So next I'm off out, interviews, an information collector.

An inspector, a connector of those in the third sector.

Who work to bridge these gaps, broker knowledge, form the bond

In our care pathway, I hope they respond.

Correspond with me because it's my full intention,

To develop this holistic, whole system, intervention.


Having won the Swansea heat with a poem about my PhD, and the Welsh heat with a poem about masking within autism, I moved on to the UK final in May 2020 to present a poem on fake news (starts at 48.48). I won the main prize and the audience vote. I was particularly moved by winning the audience vote, as it meant I had reached people in a meaningful way, as reflected in the live comments which were broadcast alongside my performance. Following the UK win, I proceeded through to the international final, for which I presented a poem on how COVID-19 how impacted my research process, and placed runner-up.


The focus on the competition kept me on track and gave me the motivation to work on writing my thesis again. Most importantly, the peer interaction and comradery from other contestants, discussing the highs and lows of postgraduate life, reduced the isolation that the pandemic, and working as a sole researcher, had created. I have since performed at the Cheltenham Science festival, meeting other science communicators, and working with them on collaborative projects, and been a judge of subsequent Famelab competitions.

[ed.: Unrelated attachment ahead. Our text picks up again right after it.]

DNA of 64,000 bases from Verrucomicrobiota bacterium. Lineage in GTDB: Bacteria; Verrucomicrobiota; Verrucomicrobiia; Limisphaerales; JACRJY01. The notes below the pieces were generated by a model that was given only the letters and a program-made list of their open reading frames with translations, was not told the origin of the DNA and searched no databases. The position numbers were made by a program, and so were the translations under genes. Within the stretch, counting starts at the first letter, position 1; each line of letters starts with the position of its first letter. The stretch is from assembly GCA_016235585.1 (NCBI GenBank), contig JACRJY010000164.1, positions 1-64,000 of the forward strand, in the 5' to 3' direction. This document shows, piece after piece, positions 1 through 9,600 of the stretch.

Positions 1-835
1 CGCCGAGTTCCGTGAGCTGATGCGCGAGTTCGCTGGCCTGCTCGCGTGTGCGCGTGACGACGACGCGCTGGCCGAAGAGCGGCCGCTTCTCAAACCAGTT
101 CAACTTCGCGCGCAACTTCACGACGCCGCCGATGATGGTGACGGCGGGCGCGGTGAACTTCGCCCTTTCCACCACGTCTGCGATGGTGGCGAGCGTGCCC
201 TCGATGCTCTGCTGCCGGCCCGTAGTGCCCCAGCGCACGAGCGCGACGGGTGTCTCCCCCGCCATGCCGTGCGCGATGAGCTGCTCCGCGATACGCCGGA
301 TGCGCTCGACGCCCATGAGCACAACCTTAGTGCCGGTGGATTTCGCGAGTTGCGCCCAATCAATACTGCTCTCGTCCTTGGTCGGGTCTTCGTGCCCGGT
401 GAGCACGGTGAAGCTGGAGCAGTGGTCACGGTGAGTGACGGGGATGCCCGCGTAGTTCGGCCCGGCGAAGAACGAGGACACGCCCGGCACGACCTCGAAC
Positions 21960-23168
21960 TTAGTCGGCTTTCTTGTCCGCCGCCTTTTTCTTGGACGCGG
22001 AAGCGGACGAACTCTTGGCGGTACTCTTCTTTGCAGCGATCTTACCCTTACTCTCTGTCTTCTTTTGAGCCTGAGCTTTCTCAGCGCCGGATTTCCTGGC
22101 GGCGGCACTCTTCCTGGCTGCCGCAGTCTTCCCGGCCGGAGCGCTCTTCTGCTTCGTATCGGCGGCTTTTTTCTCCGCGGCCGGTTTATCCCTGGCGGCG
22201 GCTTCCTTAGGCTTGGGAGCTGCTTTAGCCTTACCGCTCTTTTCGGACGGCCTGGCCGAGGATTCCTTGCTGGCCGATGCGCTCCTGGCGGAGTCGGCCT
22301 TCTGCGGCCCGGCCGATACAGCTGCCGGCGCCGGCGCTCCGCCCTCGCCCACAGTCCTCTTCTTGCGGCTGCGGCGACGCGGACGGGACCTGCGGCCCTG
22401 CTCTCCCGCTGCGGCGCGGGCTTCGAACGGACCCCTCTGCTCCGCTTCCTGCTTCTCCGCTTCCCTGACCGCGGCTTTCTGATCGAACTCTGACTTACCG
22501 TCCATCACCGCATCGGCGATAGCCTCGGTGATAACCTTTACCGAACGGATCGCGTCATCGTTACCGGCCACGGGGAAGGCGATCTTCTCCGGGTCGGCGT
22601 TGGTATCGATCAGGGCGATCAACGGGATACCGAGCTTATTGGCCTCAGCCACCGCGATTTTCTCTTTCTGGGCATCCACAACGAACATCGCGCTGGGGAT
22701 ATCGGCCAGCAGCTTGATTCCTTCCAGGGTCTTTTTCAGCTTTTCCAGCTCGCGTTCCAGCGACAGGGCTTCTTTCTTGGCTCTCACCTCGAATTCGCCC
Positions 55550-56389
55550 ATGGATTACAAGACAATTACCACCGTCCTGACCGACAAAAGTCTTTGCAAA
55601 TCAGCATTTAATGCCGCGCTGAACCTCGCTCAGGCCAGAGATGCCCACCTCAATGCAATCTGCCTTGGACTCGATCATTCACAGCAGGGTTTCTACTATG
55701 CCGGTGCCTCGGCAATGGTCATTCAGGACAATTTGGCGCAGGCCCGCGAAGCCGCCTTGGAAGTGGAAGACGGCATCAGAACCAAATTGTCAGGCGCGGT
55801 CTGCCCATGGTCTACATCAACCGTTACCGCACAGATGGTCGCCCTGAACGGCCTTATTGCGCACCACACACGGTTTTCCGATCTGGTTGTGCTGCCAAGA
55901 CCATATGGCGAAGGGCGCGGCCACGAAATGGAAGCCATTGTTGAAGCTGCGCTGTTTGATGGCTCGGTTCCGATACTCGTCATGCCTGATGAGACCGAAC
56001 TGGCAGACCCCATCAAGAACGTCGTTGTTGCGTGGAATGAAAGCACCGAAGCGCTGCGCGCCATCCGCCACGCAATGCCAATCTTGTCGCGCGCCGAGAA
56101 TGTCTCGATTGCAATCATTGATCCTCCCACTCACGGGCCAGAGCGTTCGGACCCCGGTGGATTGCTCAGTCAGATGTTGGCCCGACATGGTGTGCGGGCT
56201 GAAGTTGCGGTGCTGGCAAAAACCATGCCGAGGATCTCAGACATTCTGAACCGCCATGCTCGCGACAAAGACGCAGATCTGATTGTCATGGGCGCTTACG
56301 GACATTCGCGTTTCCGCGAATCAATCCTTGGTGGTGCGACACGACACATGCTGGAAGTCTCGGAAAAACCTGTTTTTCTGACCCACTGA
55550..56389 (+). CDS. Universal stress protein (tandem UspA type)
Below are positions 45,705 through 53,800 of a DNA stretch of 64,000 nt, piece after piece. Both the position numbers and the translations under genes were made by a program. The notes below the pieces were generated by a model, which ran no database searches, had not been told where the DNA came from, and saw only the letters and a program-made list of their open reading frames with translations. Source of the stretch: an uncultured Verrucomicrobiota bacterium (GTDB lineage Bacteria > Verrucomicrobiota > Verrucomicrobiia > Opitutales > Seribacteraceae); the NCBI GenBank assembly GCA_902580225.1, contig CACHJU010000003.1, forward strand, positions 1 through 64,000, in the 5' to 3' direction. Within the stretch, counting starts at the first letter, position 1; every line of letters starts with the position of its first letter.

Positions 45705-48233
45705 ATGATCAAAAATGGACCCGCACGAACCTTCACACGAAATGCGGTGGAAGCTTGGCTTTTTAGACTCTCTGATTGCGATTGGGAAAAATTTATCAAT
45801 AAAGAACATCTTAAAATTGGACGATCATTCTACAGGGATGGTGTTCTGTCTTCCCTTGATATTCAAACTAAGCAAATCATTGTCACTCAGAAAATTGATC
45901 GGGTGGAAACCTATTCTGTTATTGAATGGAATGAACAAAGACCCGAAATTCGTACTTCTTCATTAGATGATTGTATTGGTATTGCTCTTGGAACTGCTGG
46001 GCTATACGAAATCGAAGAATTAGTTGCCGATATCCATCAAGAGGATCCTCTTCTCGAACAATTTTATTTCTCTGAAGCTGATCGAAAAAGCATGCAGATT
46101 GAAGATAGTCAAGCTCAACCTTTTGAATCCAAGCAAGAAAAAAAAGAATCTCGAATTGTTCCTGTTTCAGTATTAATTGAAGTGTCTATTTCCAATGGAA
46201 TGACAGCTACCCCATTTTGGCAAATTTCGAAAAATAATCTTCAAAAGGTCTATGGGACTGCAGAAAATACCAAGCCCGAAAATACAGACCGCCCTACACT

Drawing – Neuro Divers

I had decided that in order to better understand the data I was working with I would create visual representations of what parents had said to me in their interviews. As my research is on the development of better diagnostic care pathways within autism care, I visually mapped out the pathways of participants to better visualise the differences in their experiences. This was much more accessible to me and I thought it might be the same for participants, so I ended up sending these out as a tool, alongside the debrief form, to enable them to double check I'd represented their experiences well enough.


The following is an example of what one of these care pathways looked like, although this one is made up, as I can't share the actual data.


A drawing showing care pathways
Image: Rebecca Ellis

The parents were very receptive to these and the inclusion of these pathways within my thesis both strengthened my arguments and made my work feel truly like it was mine.


During my PhD, I also decided to further my science communication output by breaking down myths and misconceptions surrounding autism using the social media platform Instagram (@Neuro_Divers). I had already been creating a set of cartoons based on my PhD experiences so thought I could do the same, but with scientific content. Here’s an example of a cartoon I'd drawn for fun during my PhD.